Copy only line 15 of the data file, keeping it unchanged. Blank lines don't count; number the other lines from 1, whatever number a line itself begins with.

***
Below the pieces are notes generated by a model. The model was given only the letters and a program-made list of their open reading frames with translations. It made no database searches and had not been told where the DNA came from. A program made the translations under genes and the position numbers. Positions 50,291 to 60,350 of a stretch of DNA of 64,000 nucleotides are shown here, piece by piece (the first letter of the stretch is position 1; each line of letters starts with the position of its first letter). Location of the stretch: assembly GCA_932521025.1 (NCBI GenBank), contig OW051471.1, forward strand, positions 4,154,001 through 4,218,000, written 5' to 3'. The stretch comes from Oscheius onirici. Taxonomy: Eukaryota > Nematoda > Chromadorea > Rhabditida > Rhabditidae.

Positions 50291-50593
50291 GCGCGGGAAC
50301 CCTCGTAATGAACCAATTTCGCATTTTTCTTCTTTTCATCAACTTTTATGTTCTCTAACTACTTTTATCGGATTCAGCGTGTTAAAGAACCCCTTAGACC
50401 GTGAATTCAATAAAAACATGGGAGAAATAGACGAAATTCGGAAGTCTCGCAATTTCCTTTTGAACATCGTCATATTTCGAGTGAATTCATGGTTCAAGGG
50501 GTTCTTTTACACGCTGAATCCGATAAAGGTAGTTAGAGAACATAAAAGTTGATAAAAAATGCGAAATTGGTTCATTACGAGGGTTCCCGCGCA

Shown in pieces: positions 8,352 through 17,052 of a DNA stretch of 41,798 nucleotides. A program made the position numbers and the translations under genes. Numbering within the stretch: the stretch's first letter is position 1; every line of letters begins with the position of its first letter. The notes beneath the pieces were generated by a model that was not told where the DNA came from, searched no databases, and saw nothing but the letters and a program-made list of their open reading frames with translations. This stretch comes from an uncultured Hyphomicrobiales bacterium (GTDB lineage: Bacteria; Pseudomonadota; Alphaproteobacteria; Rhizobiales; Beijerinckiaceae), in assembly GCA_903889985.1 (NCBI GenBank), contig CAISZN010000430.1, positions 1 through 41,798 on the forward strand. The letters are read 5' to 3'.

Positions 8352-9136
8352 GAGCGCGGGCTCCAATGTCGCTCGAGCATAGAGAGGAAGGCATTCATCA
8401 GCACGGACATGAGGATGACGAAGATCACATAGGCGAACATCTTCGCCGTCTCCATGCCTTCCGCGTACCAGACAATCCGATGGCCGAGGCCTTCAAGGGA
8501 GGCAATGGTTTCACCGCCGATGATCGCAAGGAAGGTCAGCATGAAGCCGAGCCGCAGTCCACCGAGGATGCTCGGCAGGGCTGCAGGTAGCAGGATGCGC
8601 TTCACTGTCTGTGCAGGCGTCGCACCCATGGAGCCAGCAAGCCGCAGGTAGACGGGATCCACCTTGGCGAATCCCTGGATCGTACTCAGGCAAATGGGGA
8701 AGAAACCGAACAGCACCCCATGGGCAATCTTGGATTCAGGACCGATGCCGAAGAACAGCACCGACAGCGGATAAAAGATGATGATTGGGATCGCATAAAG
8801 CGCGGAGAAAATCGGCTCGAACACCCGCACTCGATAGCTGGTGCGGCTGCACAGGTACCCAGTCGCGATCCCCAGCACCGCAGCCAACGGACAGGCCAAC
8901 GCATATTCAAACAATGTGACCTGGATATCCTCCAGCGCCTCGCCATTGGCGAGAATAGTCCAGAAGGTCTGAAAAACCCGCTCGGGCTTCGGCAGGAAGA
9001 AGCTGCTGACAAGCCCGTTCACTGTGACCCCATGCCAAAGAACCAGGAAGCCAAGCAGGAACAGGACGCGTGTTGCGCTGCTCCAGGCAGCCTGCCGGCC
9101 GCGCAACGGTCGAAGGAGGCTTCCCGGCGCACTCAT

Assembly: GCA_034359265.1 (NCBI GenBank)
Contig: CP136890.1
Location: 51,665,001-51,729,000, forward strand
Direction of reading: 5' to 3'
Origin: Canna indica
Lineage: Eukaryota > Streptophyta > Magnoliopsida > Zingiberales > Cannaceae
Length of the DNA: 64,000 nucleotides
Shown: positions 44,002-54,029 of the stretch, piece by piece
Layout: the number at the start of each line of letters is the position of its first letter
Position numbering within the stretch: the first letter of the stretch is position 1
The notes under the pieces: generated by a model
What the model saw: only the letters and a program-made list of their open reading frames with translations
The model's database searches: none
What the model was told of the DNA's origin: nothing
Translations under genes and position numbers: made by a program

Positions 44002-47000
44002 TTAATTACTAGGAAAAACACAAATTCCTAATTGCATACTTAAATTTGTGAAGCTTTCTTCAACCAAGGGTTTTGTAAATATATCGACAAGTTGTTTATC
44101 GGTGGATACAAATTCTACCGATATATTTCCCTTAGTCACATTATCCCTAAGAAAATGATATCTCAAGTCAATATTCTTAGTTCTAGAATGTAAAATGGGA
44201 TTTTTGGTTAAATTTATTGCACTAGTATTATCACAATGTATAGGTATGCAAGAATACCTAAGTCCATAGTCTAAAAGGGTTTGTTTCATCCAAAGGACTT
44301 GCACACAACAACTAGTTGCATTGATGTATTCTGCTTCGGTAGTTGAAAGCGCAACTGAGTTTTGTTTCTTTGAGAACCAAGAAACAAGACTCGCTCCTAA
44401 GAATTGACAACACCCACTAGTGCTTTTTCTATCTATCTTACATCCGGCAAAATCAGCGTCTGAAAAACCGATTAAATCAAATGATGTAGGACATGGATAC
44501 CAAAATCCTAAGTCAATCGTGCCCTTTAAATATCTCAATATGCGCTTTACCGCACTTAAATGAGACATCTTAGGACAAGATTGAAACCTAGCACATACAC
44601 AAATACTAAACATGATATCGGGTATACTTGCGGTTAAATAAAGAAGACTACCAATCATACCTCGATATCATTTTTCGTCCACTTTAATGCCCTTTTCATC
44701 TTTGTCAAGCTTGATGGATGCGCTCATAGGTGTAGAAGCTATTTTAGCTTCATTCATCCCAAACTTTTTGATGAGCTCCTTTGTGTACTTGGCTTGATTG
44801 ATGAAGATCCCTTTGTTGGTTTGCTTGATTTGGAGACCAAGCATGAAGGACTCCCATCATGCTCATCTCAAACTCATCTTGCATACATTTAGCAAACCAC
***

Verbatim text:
8901 GCATATTCAAACAATGTGACCTGGATATCCTCCAGCGCCTCGCCATTGGCGAGAATAGTCCAGAAGGTCTGAAAAACCCGCTCGGGCTTCGGCAGGAAGA